Apple

  • "Hey, kids! Just keep clicking the 'Mommy's Credit Card' button!"

    Biglaw, Health Care / Medicine, Music, Non-Sequiturs, Police, Prisons, Religion, Sports, Supreme Court, Technology

    Non-Sequiturs: 01.16.14

    * The feds say that Apple has agreed to pay “at least $32.5 million in refunds” to people who didn’t realize their children were racking up huge bills in FarmVille and the like. It’s good to see parents won’t actually have to pay for their absentee parenting. [Washington Post]

    * It’s a good day for successful — kind rapey — pop songs, as the family of Marvin Gaye decided that they “Got to Give It Up” and settled with Sony over alleged copyright infringement by the Robin Thicke song, Blurred Lines. [Rolling Stone]

    * Apparently the Florida Bar Association took a look at the state of the judicial system and decided to screw it and start selling baking utensils. Or it was hacked. But probably they just gave up. [IT-Lex]

    * Tailgating at the Yale-Harvard game is way more dangerous than I’d realized — a clutch of Yale frat bros (what is the proper collective noun for Elis) have been sued over an incident where a U-Haul loaded down with kegs struck and killed one person. [Jezebel]

    * A hearing was cut short in New Orleans when an inmate arrived from the prison high as a kite on illicit drugs he procured in custody. Way to run a tight ship, New Orleans. Maybe I shouldn’t be so hard on them. After all, they just got their “inmates unintentionally set free due to clerical oversight” statistic back down to zero. [New Orleans Times-Picayune]

    * A rundown of high-profile cases that turned on expert witnesses. Good to see that everyone’s favorite “affluenza” made the list. [The Expert Institute]

    * Cable news has really botched their coverage of Little Sisters. For example, if you think Obamacare requires religious institutions to offer coverage for contraception, then you’ve been duped. [Constitutional Accountability Center]

    * To shake things up, let’s check out a defense of stop-and-frisk policies. If a society isn’t prepared to pay for police protection, it’s likely to find cops resorting to these sorts of short cuts. [Voice of San Diego]

    * Musings on Staci’s recent piece on law firm client service and/or arrogance. [Law and More]

    * A Little League coach is suing one of his players for $600,000. Something tells me a reboot of Bad News Bears would end exactly like this. Video of the story from local news channel KCRA embedded below…. [Deadspin]

    1 Comment / / Jan 16, 2014 at 5:29 PM
  • Ylvis_The_Fox

    9th Circuit, Drugs, Food, Non-Sequiturs, Parties, Police, Technology, Wal-Mart

    Non-Sequiturs: 01.15.14

    * Wal-Mart may recall loads of donkey meat from their stores. Not because they sold donkey meat — they intended to do that — but because there was fox meat mixed in. What does the Fox Say? Nothing, because it was ground into donkey meat. The end. [MSN Money]

    * Of course Colorado got rid of mile marker 420. But it’s not because they don’t like weed — it’s legal there, after all — check out the real reason. [Lowering the Bar]

    * Judges are reading briefs on iPads now? Here’s how you write a brief for a judge who has an app for “law.” [Columbia Business Law Review]

    * A listing of this lawyer’s previous representations. In the words of our tipster: “Don’t know what’s worse: Courtney Love or the Gambino crime family.” [Andrew Mancilla, Esq.]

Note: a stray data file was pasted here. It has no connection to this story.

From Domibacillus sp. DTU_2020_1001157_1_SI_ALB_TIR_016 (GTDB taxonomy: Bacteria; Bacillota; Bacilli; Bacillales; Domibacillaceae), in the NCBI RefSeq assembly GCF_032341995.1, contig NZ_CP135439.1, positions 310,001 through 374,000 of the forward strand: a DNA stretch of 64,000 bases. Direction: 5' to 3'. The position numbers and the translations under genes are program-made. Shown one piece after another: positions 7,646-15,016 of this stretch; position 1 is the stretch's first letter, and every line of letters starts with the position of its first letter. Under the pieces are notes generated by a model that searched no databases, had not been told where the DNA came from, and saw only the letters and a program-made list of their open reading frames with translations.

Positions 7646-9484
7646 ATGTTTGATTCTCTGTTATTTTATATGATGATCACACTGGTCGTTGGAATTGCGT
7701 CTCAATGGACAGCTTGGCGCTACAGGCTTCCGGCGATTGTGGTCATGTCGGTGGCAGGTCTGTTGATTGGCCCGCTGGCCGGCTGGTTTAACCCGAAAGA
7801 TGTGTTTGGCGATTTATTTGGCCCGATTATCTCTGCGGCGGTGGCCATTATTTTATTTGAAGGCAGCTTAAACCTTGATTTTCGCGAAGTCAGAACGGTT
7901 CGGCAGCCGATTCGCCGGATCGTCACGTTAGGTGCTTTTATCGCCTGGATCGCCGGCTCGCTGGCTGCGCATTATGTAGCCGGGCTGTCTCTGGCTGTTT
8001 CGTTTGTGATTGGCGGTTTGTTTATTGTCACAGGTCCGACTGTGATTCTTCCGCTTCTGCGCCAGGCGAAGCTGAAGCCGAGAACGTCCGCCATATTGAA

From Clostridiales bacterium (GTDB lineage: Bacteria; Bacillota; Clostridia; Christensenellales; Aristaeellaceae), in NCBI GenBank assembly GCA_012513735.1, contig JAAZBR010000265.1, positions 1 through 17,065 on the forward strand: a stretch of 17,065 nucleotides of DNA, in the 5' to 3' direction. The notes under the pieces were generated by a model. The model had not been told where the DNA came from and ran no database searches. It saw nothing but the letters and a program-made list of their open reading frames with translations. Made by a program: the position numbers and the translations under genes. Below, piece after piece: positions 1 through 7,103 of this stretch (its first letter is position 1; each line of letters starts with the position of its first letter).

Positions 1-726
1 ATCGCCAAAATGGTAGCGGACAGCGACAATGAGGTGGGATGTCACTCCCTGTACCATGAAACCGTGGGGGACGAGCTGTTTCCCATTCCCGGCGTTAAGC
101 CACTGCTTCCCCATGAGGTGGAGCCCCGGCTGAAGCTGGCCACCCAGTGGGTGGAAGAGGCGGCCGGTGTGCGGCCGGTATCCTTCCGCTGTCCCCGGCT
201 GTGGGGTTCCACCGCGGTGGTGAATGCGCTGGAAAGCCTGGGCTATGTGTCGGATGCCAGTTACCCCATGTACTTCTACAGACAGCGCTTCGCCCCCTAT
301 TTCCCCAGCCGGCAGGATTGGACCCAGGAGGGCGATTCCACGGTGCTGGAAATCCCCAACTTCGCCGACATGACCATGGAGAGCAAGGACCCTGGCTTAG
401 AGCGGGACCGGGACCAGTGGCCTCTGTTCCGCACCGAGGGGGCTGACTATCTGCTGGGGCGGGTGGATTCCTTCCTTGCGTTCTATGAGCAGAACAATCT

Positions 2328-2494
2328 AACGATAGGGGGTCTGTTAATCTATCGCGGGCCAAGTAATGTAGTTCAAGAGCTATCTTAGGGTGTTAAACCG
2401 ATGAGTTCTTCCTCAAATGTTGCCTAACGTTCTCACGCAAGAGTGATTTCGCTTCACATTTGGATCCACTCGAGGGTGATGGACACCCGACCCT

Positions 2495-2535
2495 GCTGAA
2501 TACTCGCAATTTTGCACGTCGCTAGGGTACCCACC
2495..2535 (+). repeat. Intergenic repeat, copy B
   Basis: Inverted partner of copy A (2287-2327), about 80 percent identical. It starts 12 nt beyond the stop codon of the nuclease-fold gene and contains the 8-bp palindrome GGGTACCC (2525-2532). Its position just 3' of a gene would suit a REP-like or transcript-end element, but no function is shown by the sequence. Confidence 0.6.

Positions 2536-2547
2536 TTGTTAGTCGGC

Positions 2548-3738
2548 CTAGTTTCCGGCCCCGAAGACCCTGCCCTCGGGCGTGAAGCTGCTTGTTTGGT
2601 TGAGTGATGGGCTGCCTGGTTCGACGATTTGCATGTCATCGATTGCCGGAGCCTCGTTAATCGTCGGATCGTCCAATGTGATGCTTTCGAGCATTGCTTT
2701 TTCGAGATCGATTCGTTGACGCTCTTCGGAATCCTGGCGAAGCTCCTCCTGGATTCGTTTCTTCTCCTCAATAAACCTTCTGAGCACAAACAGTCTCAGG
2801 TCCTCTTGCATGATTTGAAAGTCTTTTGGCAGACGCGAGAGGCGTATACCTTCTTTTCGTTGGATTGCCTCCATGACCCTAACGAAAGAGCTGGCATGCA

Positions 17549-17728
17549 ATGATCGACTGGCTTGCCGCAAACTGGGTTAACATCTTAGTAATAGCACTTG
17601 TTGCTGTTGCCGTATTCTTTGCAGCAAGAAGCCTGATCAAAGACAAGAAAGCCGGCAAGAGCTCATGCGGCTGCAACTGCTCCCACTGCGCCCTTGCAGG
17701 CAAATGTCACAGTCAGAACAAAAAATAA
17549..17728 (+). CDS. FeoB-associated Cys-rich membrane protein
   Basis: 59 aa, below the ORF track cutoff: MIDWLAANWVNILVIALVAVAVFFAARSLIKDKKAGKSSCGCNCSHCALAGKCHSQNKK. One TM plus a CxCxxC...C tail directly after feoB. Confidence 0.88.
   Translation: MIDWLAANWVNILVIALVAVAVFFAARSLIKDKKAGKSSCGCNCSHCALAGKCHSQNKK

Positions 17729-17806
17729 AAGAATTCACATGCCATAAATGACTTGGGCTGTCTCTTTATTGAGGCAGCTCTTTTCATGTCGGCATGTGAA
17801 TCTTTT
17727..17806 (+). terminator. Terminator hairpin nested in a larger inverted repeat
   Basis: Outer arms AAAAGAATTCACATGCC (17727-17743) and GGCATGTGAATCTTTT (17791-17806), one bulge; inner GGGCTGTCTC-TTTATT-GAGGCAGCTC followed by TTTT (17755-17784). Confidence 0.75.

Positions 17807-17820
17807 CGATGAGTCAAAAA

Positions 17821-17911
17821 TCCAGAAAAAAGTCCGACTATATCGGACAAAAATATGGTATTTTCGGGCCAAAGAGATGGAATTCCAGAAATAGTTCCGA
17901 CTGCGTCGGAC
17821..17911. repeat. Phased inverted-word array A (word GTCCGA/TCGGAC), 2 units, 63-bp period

* The Ninth Circuit gave the go-ahead for about 60,000 tech workers to sue Google, Apple, and other companies for artificially driving down wages by agreeing not to poach each others’ employees. Hey, give these folks some love, not every one of them is going to go start a new video game company. [Reuters]

    * A lot of Cuban-American families in Miami blow a lot of money on quinceañeras. Here’s a way to recoup some funds: throw a completely innocent party and wait for the cops to come by and commit police brutality. This guy netted $90,000 that way. [Miami New Times]

    2 Comments / / Jan 15, 2014 at 5:03 PM
  • stack of money

    Antitrust, Biglaw, Federal Judges, Quote of the Day

    Federal Judge Informs Biglaw Partner That His Peers Do, In Fact, Charge Lots Of Money

    Wherein a Biglaw partner is shocked that another Biglaw partner charges a high hourly fee.

    6 Comments / / Jan 14, 2014 at 2:05 PM
  • spy glass RF

    Cellphones, Constitutional Law, Politics, Privacy, SCOTUS, Supreme Court, Technology

    NSA Surveillance In 2013: The Year Of Vindicated Political Paranoia

    What is the real tragedy of 2013’s mass surveillance revelations? Some thoughts from conservative columnist Tamara Tabo.

    17 Comments / / Jan 3, 2014 at 3:02 PM
  • 2013

    Admin, Announcements, Asians, Bar Exams, Biglaw, Bonuses, Celebrities, Divorce Train Wrecks, Law Schools, Magic Circle, Money, Partner Issues, Pro Se Litigants, Racism, Rankings, Reality TV, Sexism, Small Law Firms, U.S. News, Videos, Women's Issues, YouTube

    Above the Law’s Top 10 Most Popular Posts of 2013

    What were the 10 biggest stories about the legal profession in 2013, according to readers of Above the Law?

    4 Comments / / Dec 31, 2013 at 3:37 PM
  • Sarah Jones

    6th Circuit, Bankruptcy, Biglaw, Defamation, Fashion, Free Speech, Law Schools, Media and Journalism, Morning Docket, Patents, Technology

    Morning Docket: 12.09.13

    * After its patent battle in the courts, Apple wants Samsung to pay for a portion of MoFo’s legal fees. When you think of it, $15.7 million is a rather piddling amount when full freight is $60 million. [The Recorder]

    * Say goodbye to your pensions! As it turns out, law review articles aren’t so useless after all. Detroit’s foray into Chapter 9 eligibility is the brainchild of a Jones Day partner and associate duo. [Am Law Daily]